Background-Idiopathic dilated cardiomyopathy is one of the most common types of cardiomyopathy. It has been proposed that an increase in oxidative stress in heart failure leads to a decrease in nitric oxide signaling, leading to impaired nitroso-redox signaling. To test this hypothesis, we investigated the occurrence of protein S-nitrosylation (SNO) and oxidation in biopsies from explanted dilated cardiomyopathy and nonfailing donor male and female human hearts. Methods and Results-Redox-based resin-assisted capture for oxidation and SNO proteomic analysis was used to measure protein oxidation and SNO, respectively. In addition, 2-dimensional difference gel electrophoresis using maleimide sulfhydrylreactive fluors was used to identify the SNO proteins. Protein oxidation increased in dilated cardiomyopathy biopsies in comparison with those from healthy donors. Interestingly, we did not find a consistent decrease in SNO in failing hearts; we found that some proteins showed an increase in SNO and others showed a decrease, and there were sex-specific differences in the response. We found 10 proteins with a significant decrease in SNO and 4 proteins with an increase in SNO in failing female hearts. Comparing nonfailing and failing male hearts, we found 9 proteins with a significant decrease and 12 proteins with a significant increase. We also found an increase in S-glutathionylation of endothelial nitric oxide synthase in failing female versus male hearts, suggesting an increase in uncoupled nitric oxide synthase in female hearts. Conclusion-These findings highlight the importance of nitroso-redox signaling in both physiological and pathological conditions, suggesting a potential target to treat heart failure.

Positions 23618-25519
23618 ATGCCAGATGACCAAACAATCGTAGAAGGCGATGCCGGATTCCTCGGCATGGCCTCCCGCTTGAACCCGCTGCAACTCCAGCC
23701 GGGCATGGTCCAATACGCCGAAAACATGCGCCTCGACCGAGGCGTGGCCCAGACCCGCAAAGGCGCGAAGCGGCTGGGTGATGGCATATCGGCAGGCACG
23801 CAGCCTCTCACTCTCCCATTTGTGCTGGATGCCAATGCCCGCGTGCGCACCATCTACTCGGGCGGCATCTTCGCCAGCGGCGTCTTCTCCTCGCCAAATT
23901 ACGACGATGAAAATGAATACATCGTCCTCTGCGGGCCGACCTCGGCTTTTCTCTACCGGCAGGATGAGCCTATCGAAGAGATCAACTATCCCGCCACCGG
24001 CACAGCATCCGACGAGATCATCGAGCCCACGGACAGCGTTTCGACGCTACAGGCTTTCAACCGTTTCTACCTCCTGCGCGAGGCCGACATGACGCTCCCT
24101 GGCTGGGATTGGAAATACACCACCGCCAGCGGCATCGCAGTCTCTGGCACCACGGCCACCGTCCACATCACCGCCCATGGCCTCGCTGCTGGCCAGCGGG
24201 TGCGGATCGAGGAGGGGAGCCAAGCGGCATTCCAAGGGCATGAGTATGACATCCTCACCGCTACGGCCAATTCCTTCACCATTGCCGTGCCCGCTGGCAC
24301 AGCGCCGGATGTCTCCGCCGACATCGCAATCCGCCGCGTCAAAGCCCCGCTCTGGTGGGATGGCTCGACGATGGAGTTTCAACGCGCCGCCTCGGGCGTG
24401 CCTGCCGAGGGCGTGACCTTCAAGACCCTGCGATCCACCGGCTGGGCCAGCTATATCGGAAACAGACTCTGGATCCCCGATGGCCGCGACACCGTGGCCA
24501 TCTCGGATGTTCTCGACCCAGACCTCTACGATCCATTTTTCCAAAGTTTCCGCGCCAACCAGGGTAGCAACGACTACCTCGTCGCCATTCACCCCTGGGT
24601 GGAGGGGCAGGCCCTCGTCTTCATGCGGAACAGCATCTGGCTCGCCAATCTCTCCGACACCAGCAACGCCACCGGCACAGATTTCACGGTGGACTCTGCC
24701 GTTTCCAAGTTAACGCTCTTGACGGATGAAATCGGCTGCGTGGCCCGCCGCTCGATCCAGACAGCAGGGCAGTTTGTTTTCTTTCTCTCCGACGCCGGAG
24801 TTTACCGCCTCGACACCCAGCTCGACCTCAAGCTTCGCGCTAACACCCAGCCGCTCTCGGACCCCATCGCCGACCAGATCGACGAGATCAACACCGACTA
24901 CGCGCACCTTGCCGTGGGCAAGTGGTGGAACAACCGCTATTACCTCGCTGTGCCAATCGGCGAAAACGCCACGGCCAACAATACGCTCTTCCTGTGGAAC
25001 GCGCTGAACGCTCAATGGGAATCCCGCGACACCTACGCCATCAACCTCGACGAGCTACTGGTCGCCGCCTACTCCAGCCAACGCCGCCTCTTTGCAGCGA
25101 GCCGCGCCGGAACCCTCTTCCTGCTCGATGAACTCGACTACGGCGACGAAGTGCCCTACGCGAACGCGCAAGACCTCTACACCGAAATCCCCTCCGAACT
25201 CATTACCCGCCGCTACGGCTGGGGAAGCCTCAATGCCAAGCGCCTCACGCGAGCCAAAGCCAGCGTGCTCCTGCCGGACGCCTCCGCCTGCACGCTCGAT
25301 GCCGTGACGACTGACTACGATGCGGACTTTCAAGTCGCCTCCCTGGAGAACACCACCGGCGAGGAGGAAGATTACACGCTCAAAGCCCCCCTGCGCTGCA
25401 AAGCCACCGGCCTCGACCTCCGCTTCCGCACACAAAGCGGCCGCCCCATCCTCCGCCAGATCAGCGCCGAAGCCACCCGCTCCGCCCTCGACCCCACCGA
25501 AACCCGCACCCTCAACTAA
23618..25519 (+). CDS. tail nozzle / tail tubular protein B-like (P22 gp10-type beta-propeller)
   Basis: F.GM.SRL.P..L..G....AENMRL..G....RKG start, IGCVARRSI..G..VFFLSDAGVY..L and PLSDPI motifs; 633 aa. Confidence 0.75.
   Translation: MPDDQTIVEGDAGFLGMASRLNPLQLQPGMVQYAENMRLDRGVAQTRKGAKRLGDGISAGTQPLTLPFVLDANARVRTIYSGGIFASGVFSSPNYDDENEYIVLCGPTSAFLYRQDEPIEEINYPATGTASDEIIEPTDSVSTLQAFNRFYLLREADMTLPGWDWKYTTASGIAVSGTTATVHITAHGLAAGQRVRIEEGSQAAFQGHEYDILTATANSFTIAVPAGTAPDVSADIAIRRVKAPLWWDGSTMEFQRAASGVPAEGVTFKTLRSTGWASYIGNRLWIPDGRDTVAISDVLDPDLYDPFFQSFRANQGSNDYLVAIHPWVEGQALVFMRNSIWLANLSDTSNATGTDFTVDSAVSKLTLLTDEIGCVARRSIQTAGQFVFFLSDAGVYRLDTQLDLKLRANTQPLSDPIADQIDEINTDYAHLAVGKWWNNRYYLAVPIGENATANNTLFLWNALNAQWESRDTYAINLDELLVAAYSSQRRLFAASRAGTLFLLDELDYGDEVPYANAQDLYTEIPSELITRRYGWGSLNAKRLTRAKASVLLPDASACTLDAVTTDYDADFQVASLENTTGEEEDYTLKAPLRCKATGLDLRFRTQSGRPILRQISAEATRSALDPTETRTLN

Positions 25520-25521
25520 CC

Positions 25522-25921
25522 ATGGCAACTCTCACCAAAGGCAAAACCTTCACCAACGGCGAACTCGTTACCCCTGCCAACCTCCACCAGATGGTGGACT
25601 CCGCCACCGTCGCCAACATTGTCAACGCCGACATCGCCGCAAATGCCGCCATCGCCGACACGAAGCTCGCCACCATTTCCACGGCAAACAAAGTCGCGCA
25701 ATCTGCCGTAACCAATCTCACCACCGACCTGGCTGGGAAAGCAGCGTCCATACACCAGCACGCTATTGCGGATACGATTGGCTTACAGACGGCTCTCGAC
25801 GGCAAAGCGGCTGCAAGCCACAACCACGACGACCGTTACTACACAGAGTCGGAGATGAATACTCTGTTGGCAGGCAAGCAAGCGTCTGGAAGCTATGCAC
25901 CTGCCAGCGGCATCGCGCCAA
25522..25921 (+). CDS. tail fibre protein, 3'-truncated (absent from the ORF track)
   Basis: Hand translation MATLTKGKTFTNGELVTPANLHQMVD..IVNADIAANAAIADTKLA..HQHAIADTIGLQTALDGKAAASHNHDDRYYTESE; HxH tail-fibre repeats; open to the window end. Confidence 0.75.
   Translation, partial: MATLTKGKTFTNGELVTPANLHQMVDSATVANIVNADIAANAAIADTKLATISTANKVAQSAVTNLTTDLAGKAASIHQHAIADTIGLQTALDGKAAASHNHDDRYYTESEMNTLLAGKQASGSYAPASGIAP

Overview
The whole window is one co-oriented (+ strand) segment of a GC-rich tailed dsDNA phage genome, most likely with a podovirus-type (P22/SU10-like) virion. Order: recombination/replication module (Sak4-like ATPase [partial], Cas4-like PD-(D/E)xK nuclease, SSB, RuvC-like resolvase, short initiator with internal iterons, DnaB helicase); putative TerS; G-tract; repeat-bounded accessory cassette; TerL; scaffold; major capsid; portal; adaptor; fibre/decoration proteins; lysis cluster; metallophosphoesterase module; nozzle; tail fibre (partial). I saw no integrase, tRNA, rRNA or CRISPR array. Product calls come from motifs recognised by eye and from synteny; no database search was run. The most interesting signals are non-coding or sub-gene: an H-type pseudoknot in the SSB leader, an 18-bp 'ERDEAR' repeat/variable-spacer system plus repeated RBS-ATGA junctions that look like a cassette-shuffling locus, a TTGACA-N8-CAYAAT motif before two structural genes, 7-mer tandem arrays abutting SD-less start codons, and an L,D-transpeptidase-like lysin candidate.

- Heart failure
- nitroso-redox signaling
ASJC Scopus subject areas
- Cardiology and Cardiovascular Medicine